|© UNICEF video|
|Twenty-year-old Hoda Humoud is one of the young Omani women who staff a UNICEF-supported HIV/AIDS information hotline.|
By Lucy Ashton
MUSCAT, Oman, 14 November 2005 – It is 1984. Two sisters live with their family a few hours drive into the remote mountains west of the city of Muscat. The eldest sister is just five years old when her mother dies of an unknown cause. Shortly after, the girls are tested for a virus their family and most Omani doctors have yet to hear of: HIV. They both test positive.
Remarkably, 20 years later Raya and Lamia show no symptoms, nor do they take any medication.
“For our good health we thank God,” says Raya, the eldest. This is not to say their lives have been unaffected by the disease. The girls have faced rejection from their brothers and been shunned for marriage.
Raya is by far the more jovial and accepting of her position. Lamia is frustrated and angry. She sits, glowering at her hands from beneath her headscarf, and lets her sister tell their story.
Dealing with ostracism
Their mother contracted HIV from a blood transfusion in the early 1980s. Oman at that time was importing blood from Africa and Europe. The blood was not screened for HIV since no test had been developed.
Raya and Lamia are just two of the 909 confirmed cases of Omanis with HIV, though doctors specializing in the virus think there are a similar number of undiagnosed HIV carriers. In response to the disease, the government set up the National AIDS Prevention (NAP) programme in 1994. With assistance from UNICEF, it provides free HIV testing, medication, counselling and advice.
While medical and psychological support for HIV patients is available, Omani society has barely begun to discuss issues associated with the virus. To most Omanis, HIV/AIDS means certain and imminent death.
|Oman's National AIDS Prevention (NAP) programme and UNICEF have organized education campaigns for teenagers and have set up an HIV/AIDS information hotline.|
After their disease was confirmed, Raya and Lamia were ostracized by their family. Their step-brothers rejected them. “They thought us repulsive,” says Lamia bitterly. “And they refused to sit anywhere near us or share a meal.”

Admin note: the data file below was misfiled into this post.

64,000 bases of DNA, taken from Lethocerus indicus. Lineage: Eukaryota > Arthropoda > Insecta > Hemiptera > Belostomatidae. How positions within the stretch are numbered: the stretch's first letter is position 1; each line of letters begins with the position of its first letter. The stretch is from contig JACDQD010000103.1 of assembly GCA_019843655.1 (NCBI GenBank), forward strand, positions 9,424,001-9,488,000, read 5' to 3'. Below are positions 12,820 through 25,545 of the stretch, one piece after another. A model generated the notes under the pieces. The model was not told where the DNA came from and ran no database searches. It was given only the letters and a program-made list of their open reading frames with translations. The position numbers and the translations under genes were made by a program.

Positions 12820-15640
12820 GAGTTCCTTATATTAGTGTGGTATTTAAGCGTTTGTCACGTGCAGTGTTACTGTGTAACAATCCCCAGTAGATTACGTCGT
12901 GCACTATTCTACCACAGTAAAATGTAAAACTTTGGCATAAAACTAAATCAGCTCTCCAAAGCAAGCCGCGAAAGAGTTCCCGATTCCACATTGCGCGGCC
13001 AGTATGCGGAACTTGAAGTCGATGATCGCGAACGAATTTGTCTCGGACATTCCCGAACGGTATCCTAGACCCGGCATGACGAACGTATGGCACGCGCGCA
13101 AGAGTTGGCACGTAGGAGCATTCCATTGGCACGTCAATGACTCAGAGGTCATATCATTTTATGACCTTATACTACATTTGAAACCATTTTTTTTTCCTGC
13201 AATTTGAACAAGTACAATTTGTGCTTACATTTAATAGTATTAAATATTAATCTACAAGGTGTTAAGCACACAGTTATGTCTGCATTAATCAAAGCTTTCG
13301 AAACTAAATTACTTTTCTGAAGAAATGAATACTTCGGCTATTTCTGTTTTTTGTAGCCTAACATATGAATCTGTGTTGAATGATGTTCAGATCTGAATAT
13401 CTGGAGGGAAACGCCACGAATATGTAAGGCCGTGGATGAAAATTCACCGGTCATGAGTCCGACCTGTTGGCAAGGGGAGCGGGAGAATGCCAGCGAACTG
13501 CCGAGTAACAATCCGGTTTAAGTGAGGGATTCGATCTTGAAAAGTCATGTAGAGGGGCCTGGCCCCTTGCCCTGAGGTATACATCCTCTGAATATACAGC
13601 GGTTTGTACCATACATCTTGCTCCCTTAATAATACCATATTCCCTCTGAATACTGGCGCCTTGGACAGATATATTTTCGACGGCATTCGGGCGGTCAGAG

Thankfully, life outside their home continued as normal but only because the girls kept their infection a secret. Since the girls showed no signs of being ill, no one suspected or knew that they were HIV-positive.
Concern for family
“We attended school like all the other children. Our disease was never an issue,” says Raya.
When their schooling ended, they had to decide what to do. Most of their friends are married and have children, but for Raya and Lamia the options for marriage are few.
Both girls have been proposed to, but issues associated with their HIV status have prevented their marriage. Raya’s suitor broke off the engagement as soon as he heard she had the virus. And though Lamia’s suitor knew she was HIV+ when he asked for her hand, she refused fearing that any husband would use her HIV status as a tool for manipulation. “I didn’t want to become a slave,” she says.
To try and diminish the social stigma, NAP and UNICEF have organized some successful HIV/AIDS education campaigns for teenagers and have set up an information hotline that offers callers an anonymous opportunity to ask tough questions about HIV/AIDS, as well as arrange confidential counselling, testing and treatment.
For now, Raya is dealing better with the fact of being HIV-positive than is Lamia, but both are focusing on finding work. With a bed-ridden father, Raya is concerned about her clutch of younger half-brothers and sisters who need to be fed. The government has helped her to attend English and computer literacy courses. “I would really love to be an HIV counsellor, but I have been searching for any type of job for a year, with no luck.”
Thomas Nybo reports on the UNICEF-supported HIV/AIDS information hotline in Oman.
UNICEF Representative for the Gulf Countries June Kunugi talks about the HIV/AIDS situation in Oman
HIV/AIDS campaign links